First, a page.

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Second GOM Offshore LNG Terminal Approved by DOT

Second GOM Offshore LNG Terminal Approved by DOT

The U.S. Department of Transportation has given its blessing to a second proposed deepwater liquefied natural gas (LNG) port, which would be located about 116 miles south of New Orleans. Once operational, the floating terminal would be capable of delivering more than 500 MMcf/d into a pipeline network for onshore delivery.

Dubbed the Louisiana Energy Bridge terminal, the offshore LNG port system was first suggested by El Paso Corp. two years ago after the company dropped its plans to build six onshore U.S. facilities (see Daily GPI, May 9, 2002).

However, as the purse strings tightened at El Paso, the bridge plans were put on hold, and in an effort to reduce its debt and focus on existing businesses, the technology and ongoing projects were bought by Excelerate Energy LLC (see Daily GPI, Dec. 18, 2003). Excelerate said that with the license's approval in the first quarter, the port could be operational by the end of this year.

The port's offshore location would allow LNG tankers to dock at a mooring buoy system to deliver gas into a subsea pipeline. As the LNG ship arrives at the unloading site, the buoy is pulled into a receiving cone and connected to the ship. The LNG is then regasified aboard the ship and the vaporized LNG is discharged through the buoy into the pipe.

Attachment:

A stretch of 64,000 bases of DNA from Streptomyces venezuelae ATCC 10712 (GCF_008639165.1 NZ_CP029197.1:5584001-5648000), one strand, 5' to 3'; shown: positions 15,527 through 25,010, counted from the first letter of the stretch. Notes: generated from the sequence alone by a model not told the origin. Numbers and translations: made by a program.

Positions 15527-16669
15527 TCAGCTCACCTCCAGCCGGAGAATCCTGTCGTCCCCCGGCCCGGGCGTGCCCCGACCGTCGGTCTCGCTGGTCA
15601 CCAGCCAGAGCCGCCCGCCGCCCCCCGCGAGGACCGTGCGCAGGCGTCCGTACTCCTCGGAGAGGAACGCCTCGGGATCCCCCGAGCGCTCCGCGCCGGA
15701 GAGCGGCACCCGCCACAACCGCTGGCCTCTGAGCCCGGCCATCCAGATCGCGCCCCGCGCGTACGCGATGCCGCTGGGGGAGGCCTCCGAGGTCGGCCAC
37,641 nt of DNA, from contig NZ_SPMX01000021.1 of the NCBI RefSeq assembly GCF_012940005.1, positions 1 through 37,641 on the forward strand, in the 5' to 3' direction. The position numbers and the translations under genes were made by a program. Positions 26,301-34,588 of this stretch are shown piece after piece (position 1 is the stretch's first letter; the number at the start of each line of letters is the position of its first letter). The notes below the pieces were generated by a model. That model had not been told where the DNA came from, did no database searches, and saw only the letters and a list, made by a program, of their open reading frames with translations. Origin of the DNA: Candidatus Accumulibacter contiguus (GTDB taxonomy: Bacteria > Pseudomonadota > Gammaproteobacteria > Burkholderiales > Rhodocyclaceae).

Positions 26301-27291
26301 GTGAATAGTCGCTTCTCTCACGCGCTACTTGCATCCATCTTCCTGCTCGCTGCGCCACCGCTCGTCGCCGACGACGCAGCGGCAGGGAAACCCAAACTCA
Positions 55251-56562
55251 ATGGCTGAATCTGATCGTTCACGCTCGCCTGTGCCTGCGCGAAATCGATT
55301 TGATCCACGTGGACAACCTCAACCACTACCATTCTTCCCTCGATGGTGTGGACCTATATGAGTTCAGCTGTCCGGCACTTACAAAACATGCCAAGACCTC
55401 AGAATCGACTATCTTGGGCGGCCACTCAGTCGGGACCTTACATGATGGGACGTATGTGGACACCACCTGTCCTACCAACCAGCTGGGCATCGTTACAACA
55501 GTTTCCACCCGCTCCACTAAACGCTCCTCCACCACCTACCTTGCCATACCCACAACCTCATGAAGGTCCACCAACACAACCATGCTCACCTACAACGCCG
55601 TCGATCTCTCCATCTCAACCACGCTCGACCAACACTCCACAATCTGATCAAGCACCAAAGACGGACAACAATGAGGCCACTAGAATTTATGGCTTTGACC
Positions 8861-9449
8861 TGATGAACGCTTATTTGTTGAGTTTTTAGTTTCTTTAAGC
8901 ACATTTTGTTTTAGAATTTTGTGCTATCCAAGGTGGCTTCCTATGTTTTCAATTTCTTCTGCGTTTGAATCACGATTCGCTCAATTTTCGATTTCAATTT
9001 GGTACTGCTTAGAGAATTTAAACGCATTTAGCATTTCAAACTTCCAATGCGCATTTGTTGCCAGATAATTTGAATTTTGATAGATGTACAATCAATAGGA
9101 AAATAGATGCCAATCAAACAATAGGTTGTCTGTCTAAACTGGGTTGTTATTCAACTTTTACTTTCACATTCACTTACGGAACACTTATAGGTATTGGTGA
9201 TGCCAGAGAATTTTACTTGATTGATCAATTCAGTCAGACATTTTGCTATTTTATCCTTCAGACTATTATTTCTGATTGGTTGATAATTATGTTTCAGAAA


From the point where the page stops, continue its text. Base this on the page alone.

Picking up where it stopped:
When it unveiled the technology in 2002, El Paso officials said that a typical bridge port would have two offloading buoys to ensure uninterrupted delivery. Multiple buoys eventually were going to be deployed along the Atlantic Coast, and El Paso estimated that there were 17 available buoy sites on the U.S. East Coast alone.

The mobile tankers, which may be moved to various markets around North America, are designed to dock at the moorings for nearly a week at a time. The initial cost of each unmodified tankers was estimated at $160 million, and to convert vessel and build a mooring buoy and pipe was estimated at $150-200 million. There were no revised cost estimates available from Excelerate.

The federal approval is the second under the Deepwater Ports Act; the first was issued in November 2003 to ChevronTexaco Corp. (see Daily GPI, Nov. 18, 2003). Chevron's terminal would be located about 40 miles offshore the Louisiana coast in Vermilion Block 140. The Port Pelican terminal would include a receiving dock, storage and regasification facilities and pipeline interconnections to the Henry Hub.

Maritime Administrator William G. Schubert said that his agency has three additional offshore LNG port applications under review and expects to receive more.

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